Dane. Designer.

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The Making of Star Wars

I mentioned The Making of Star Wars book by J.W. Rinzler, who also did The Making of Episode III, yesterday. Well I dug up both an Interview with J.W. Rinzler as well as the making of The Making of Star Wars, from which I took this quote:

[...] Rinzler opens The Making of Star Wars in 1971 with the disastrous screening of THX 1138 for Warner Bros executives. According to the book, Warner executives essentially took the film away from Lucas after viewing the film’s first cut. “It starts there because, even though it could’ve been the end of Lucas’s career, it led to his meeting a series of people who helped get Star Wars made,” says Rinzler. “And in a circuitous route, the THX debacle forced Lucas’s friend Francis Ford Coppola to make The Godfather, which later enabled Lucas to make American Graffiti. George was also trying to get Apocalypse Now made during this time, and his failure to do so had a huge impact on Star Wars.”

That whole era of film making is my well of inspiration, which makes me even more giddy to get my hands on this book. In fact, I just finished reading The Apocalypse Now Book and went through all the extras on the Apocalypse Now Complete Dossier DVD (which isn’t quite as complete as it sounds, since Hearts of Darkness isn’t included, and that surely is an essential component in the Apocalypse Now puzzle!).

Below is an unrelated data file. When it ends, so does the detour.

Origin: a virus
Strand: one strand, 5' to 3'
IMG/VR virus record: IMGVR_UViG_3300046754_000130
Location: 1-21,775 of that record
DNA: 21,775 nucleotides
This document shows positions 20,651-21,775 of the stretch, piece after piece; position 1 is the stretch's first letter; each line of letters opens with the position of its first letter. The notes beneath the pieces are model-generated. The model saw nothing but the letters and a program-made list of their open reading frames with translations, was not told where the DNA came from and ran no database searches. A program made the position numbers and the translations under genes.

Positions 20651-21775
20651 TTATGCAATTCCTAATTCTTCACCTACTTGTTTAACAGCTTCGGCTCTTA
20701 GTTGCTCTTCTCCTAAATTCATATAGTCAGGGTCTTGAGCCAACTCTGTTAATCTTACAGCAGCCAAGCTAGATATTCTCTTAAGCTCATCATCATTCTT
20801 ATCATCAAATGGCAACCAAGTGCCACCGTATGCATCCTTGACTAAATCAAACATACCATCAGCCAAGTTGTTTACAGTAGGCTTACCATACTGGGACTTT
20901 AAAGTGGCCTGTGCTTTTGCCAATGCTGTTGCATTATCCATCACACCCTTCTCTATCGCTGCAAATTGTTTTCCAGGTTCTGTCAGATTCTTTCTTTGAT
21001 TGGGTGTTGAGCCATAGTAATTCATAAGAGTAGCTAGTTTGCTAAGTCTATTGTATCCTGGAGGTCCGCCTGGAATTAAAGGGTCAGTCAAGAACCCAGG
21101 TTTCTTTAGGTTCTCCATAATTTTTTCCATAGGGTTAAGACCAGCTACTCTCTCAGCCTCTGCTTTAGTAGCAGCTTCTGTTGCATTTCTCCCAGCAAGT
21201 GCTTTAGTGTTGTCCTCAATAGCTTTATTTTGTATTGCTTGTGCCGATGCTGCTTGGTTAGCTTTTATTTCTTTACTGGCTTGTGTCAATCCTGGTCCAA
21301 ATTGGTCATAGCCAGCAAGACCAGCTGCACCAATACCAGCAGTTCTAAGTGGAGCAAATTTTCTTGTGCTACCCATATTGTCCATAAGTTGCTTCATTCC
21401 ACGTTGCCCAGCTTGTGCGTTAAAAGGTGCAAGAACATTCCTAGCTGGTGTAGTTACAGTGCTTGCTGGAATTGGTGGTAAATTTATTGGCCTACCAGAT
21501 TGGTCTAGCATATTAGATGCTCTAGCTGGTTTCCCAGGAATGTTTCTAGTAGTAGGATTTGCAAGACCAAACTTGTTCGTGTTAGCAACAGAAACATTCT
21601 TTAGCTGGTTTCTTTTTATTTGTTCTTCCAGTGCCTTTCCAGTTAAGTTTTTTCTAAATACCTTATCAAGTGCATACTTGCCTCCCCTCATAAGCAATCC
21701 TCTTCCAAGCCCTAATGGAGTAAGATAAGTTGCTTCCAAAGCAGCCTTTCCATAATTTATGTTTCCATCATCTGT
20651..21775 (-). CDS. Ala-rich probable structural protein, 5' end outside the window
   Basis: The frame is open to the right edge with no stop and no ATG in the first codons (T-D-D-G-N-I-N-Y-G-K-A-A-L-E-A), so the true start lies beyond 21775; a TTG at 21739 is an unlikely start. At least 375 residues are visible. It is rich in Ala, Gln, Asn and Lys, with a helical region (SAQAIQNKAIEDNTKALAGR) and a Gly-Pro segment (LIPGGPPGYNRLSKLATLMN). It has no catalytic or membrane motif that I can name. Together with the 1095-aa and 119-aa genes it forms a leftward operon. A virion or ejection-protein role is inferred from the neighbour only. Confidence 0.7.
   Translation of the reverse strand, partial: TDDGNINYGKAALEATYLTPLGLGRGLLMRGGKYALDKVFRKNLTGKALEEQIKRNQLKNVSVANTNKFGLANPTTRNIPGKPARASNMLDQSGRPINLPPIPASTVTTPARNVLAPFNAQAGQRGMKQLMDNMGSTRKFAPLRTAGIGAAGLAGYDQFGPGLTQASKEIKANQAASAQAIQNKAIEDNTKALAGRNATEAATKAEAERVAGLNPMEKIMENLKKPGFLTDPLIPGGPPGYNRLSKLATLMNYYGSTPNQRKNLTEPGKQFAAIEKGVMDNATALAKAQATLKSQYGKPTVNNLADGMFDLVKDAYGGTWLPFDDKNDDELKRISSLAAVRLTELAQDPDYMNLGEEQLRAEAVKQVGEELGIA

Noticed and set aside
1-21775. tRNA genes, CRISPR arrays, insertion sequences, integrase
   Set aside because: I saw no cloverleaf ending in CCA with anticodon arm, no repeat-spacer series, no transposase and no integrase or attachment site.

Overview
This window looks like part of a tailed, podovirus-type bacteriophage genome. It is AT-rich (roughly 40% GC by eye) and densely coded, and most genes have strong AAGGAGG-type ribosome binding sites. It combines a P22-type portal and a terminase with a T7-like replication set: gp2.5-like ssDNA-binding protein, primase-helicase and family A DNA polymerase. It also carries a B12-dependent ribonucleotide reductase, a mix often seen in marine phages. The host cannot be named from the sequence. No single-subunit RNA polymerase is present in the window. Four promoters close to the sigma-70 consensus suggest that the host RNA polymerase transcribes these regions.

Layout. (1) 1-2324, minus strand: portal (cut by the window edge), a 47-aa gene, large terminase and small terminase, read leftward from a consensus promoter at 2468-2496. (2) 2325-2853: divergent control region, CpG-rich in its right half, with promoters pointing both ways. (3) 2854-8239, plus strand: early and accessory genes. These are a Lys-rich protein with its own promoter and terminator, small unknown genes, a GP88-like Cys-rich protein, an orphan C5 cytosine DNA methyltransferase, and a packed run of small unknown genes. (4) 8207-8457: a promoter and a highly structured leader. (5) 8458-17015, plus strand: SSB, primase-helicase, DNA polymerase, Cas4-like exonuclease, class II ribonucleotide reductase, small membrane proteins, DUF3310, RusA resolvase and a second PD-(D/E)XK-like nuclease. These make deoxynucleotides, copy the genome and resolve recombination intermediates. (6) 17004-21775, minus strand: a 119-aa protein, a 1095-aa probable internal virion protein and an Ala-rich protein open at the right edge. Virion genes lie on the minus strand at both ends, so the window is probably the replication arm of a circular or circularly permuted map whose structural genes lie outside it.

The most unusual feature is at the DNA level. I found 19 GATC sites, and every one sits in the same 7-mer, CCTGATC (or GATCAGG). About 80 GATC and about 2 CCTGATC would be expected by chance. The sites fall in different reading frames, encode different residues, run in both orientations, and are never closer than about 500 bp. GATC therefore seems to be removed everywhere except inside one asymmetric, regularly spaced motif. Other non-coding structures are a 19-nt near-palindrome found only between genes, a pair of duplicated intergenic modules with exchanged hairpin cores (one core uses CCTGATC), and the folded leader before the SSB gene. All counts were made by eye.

Anyway, with that, the upcoming Star Wars anniversary, the Ralph McQuarrie book on the cusp of release and me going to watch Apocalypse Now Redux in the cinema with my brother on thursday, my head is securely immersed in the 70’s era of film.

Be aware though, if you’re interested in picking up this little treasure trove, that there is a 50 page difference between the paperback and the hardcover editions!

“Thankfully, Del Rey allowed us to up the page count from around 250 to 324 pages. And the deluxe hard cover has 372 pages, featuring all the early storyboards — and George Lucas’s first recorded thoughts on the Expanded Universe. I didn’t know if he’d want us to print those, as they differ from what came after, but he said it was okay!”

PS: J.W. Rinzler by the way, has his own blog at StarWars.com.

PPS: And of course, if you’re interested in the history of Lucas, Star Wars and the technology that followed both, you simply have to check out the amazing Droidmaker. One of the best books I read last year.